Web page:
PERU – Call it the estate sale of the century.
Thousands of items from inside the historic Carriage Manor Estate, known locally as the Wallick Mansion, are up for grabs during a three-day sale this weekend.
The multi-level mansion is packed wall-to-wall with beautiful historical artifacts, fine art and antiques. That’s mixed together with a hodgepodge assortment of other items ranging from the everyday to the decadent.
Located on a sprawling 145 acres with two huge ponds, the property at 3413 S. Wallick Road just south of Peru boasts a 13,000-square-foot mansion, a 2,500-square-foot business office and a 5,300-square-foot guest home and auto pavilion big enough for eight cars and a motor coach.
The three-story mansion, which contains 11 rooms, 11 full bathrooms and seven bedrooms, was originally built in 1926 by local business tycoon Rutherford Wallick — the namesake of the road that bisects the property.
Wallick made his fortune as the founder and owner of American Stationery based in Peru, as well as a side business growing nuts and fruit on the acreage around the mansion.
Now, the mansion is on the market, and almost everything inside it is up for sale this weekend.
That includes antique furniture that has been in the house since it was built, along with one-of-a-kind billiards table that could probably be a museum piece.
There’s a grand piano, workout equipment from the in-house gym, an ATV, the mounted head of a sable antelope, a rug made from a zebra, paintings, tableware and a 25-cent slot machine.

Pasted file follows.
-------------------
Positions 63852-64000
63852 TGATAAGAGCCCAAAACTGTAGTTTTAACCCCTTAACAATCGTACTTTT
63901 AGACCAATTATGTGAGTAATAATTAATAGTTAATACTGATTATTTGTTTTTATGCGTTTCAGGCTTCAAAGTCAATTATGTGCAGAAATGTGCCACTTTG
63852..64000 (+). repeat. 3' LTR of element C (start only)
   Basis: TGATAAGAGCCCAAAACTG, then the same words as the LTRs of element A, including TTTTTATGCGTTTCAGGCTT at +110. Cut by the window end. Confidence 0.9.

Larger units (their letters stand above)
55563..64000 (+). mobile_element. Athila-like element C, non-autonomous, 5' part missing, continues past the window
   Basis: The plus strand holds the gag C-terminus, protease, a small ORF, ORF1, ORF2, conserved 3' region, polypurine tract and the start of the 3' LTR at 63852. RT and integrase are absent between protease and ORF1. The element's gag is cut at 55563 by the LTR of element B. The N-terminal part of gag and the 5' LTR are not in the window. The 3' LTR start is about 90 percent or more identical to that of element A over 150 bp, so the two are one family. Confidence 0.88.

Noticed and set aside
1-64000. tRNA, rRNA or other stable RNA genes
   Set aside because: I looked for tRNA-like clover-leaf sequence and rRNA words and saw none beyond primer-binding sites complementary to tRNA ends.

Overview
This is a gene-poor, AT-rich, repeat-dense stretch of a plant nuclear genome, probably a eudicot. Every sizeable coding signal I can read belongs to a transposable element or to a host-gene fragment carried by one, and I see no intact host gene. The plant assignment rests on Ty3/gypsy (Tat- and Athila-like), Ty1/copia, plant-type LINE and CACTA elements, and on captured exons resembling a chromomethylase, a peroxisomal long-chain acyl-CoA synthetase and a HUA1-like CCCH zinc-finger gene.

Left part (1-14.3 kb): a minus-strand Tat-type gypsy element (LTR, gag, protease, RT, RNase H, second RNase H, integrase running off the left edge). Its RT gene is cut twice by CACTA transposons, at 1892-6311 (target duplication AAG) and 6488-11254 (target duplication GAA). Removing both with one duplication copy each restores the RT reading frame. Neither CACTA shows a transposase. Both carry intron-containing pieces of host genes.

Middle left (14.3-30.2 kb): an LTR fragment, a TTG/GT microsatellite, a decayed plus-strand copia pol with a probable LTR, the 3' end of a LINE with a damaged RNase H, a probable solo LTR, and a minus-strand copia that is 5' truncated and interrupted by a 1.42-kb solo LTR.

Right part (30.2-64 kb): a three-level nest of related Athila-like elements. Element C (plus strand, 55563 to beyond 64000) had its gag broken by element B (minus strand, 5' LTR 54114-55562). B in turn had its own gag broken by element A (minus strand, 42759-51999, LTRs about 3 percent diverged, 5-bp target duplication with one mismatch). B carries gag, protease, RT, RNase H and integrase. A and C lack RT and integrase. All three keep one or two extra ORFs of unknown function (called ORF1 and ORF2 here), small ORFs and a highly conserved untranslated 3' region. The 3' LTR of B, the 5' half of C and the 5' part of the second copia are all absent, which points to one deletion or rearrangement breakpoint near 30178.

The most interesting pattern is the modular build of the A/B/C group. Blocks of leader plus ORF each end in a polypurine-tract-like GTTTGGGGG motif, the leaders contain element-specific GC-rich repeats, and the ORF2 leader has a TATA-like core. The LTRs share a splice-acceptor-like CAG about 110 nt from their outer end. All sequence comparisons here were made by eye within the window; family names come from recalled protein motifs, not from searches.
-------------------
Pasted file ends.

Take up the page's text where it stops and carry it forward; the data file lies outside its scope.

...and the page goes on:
And that’s just the tip of the iceberg, said Brad Henderson, the Indiana franchise owner of Aether Estate Sales, which is managing the event.
“Everywhere you turn, there’s stuff to see,” he said. “It’s a very eclectic mix of time periods and types of items in the home.”
Henderson said the estate sale is the kind that doesn’t come around often. High-end items, historic artifacts and one-of-a-kind pieces from inside a mansion make it one of the most unique sales in years.
That’s sure to draw people from all over the state and from across the Midwest, Henderson said. He anticipates a good number of people will come just to get a glimpse inside the house.
The mansion made national headlines in 2014 when the current owners, Timothy and Cindy Kline, put the property up for sale. The asking price was $8 million, making it the most expensive property on the market in Indiana at the time.
“The house was built in a time period when you didn’t’ have a butler’s pantry or back stairway or seven bedrooms and a massive formal dining room,” Henderson said. “Going there is almost like a visit to a museum.”
And with this weekend’s estate sale, people have a chance to take home a little piece of that history, he said.
The sale runs from 9 a.m. to 4 p.m. Friday through Sunday. People can begin signing up for the sale at 8 a.m. every day. Henderson said people will be led into the mansion in the order they sign up.
For more information, visit www.aetherestatesales.com.